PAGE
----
If all of the above issues could be resolved and the total blood volume of nephrotic patients accurately determined, it would still be difficult to use these results to prove or disprove one of the salt-retaining hypotheses. The underfill hypothesis requires a reduced EABV. It is possible for a low EABV to coexist with a normal or expanded total blood volume. Normally, EABV and total blood volume expand and contract symmetrically, but some pathologic disorders can dissociate changes in the size of these two volumes. For example, although EABV is usually reduced in patients with CHF or hepatic cirrhosis, their total blood volume is generally expanded. This could also be true in some patients with the nephrotic syndrome.

EABV cannot be measured directly, but several indirect markers of the relative size of this "space" do exist. The renin, angiotensin, and aldosterone levels generally reflect the EABV status. The plasma levels of these hormones decrease when the EABV expands and their concentrations increase when the EABV contracts. (The serum potassium concentration can also affect the renin and aldosterone levels.) Another indirect indicator of changes in the size of the EABV is the glomerular filtration fraction which changes in an inverse direction. EABV contraction increases the FF and EABV expansion reduces the FF.

If the underfill theory is operative in a patient with the nephrotic syndrome, then renin, aldosterone, and the FF should all increase. Although high renin and aldosterone levels and an elevated FF do exist in some nephrotic patients, these markers are normal or reduced in many others [16, 23]. Therefore, although the data in some patients is consistent with underfill physiology, in many others they suggest that overflow physiology exists.

Finally, several studies have evaluated changes in salt-retaining hormone levels produced by acute blood volume expansion. If renal salt and water retention is due to an underfilled circulation, then expansion of blood volume (and it is hoped the EABV) should reduce levels of salt retaining hormones and produce a diuresis. Intravenous infusions of colloid containing solutions and head out water immersion (which compresses venous capacitance vessels and expands central blood volume) have been utilized in efforts to expand the EABV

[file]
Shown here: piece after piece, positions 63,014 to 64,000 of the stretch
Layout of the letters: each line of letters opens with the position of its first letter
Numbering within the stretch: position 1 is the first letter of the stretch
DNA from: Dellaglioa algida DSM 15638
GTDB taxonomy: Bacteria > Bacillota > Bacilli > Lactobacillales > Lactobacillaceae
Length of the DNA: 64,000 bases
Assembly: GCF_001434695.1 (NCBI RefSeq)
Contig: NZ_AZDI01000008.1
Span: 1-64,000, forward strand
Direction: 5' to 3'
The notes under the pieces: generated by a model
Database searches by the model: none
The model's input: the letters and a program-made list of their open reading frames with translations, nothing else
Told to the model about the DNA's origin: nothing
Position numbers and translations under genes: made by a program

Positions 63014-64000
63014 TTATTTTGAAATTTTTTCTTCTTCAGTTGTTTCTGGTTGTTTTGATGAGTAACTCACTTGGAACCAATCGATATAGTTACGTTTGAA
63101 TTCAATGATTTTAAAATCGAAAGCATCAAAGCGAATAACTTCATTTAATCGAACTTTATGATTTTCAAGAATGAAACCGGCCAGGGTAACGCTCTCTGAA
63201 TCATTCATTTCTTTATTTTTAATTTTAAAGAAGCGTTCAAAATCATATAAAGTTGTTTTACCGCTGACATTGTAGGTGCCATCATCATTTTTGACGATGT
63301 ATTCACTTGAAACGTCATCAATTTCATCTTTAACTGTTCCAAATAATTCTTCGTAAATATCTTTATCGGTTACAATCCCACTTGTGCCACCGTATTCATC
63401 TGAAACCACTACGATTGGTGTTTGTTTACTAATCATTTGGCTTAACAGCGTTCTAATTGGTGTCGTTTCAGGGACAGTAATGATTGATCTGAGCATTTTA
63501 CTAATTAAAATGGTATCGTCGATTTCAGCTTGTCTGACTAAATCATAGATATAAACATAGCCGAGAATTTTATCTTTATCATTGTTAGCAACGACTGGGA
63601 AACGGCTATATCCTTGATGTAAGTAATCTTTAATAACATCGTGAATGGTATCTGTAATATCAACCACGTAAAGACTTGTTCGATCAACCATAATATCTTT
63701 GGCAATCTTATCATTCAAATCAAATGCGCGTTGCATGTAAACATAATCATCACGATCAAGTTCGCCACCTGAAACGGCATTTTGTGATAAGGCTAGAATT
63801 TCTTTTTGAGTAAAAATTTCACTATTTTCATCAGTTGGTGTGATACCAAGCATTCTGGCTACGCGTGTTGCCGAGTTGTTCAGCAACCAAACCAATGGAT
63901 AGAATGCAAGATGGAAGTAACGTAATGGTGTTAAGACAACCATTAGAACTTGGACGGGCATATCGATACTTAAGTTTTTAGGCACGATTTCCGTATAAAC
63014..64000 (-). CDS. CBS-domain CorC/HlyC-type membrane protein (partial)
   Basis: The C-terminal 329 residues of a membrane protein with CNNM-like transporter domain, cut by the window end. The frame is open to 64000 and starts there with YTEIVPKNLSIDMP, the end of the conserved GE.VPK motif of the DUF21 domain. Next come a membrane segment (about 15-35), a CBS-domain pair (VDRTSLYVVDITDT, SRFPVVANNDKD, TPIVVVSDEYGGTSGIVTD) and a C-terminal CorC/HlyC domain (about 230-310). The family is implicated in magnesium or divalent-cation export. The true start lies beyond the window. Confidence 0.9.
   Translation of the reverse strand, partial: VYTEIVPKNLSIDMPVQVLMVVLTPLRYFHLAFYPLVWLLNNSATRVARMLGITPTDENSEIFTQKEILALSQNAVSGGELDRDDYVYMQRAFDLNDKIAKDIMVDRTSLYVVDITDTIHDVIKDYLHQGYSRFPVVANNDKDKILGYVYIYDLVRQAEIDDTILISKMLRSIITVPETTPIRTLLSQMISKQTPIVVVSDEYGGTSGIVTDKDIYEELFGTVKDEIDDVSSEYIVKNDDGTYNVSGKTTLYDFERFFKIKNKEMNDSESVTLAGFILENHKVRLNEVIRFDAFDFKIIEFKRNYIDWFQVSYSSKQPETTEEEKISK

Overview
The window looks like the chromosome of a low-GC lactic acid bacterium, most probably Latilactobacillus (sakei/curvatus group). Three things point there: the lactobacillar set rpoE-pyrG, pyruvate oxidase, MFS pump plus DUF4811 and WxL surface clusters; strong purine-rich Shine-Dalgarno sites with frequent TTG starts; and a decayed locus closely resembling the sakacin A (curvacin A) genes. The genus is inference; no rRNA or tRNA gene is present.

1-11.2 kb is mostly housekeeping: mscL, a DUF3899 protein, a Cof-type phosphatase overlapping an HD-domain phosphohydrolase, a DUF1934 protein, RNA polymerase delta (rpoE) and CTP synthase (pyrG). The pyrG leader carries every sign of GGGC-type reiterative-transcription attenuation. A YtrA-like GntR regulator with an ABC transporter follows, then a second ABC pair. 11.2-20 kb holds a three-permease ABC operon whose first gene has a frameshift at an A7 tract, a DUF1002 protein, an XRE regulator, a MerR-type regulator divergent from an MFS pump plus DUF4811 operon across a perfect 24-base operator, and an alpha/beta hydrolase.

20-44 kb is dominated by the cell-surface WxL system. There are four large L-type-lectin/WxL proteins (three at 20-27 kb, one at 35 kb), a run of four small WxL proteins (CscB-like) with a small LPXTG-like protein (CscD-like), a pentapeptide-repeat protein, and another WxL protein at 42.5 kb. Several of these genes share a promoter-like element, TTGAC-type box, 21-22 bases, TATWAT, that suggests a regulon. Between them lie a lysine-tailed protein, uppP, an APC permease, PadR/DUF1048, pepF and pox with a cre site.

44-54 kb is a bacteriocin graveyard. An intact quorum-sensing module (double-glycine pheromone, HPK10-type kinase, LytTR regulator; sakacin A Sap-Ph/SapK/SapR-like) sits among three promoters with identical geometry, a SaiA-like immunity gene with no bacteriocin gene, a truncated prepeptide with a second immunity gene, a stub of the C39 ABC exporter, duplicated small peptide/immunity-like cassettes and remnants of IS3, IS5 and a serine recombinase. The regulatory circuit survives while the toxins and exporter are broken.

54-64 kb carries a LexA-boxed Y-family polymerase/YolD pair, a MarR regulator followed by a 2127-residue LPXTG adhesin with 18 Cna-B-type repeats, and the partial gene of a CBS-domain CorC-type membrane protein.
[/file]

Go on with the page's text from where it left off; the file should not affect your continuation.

of nephrotic patients. However, the results are again inconclusive. Such volume expanding maneuvers do reduce renin and aldosterone levels and produce a diuresis in some nephrotic patients but in many others salt-retaining hormone levels remain high and antidiuresis persists [9,10,15].

In summary, evidence consistent with classic underfill pathophysiology exists in some patients with nephrotic syndrome, but the data is more compatible with the overflow hypothesis in many others. Underfilling may be somewhat more common in patients with minimal change disease. However, even in this most "ideal" subgroup many patients probably have overflow physiology. Consequently, many nephrotic patients may have intrinsic intrarenal alterations which stimulate salt and water retention. It must also be emphasized that the nephrotic syndrome is not a static condition and the salt retaining forces may change over time.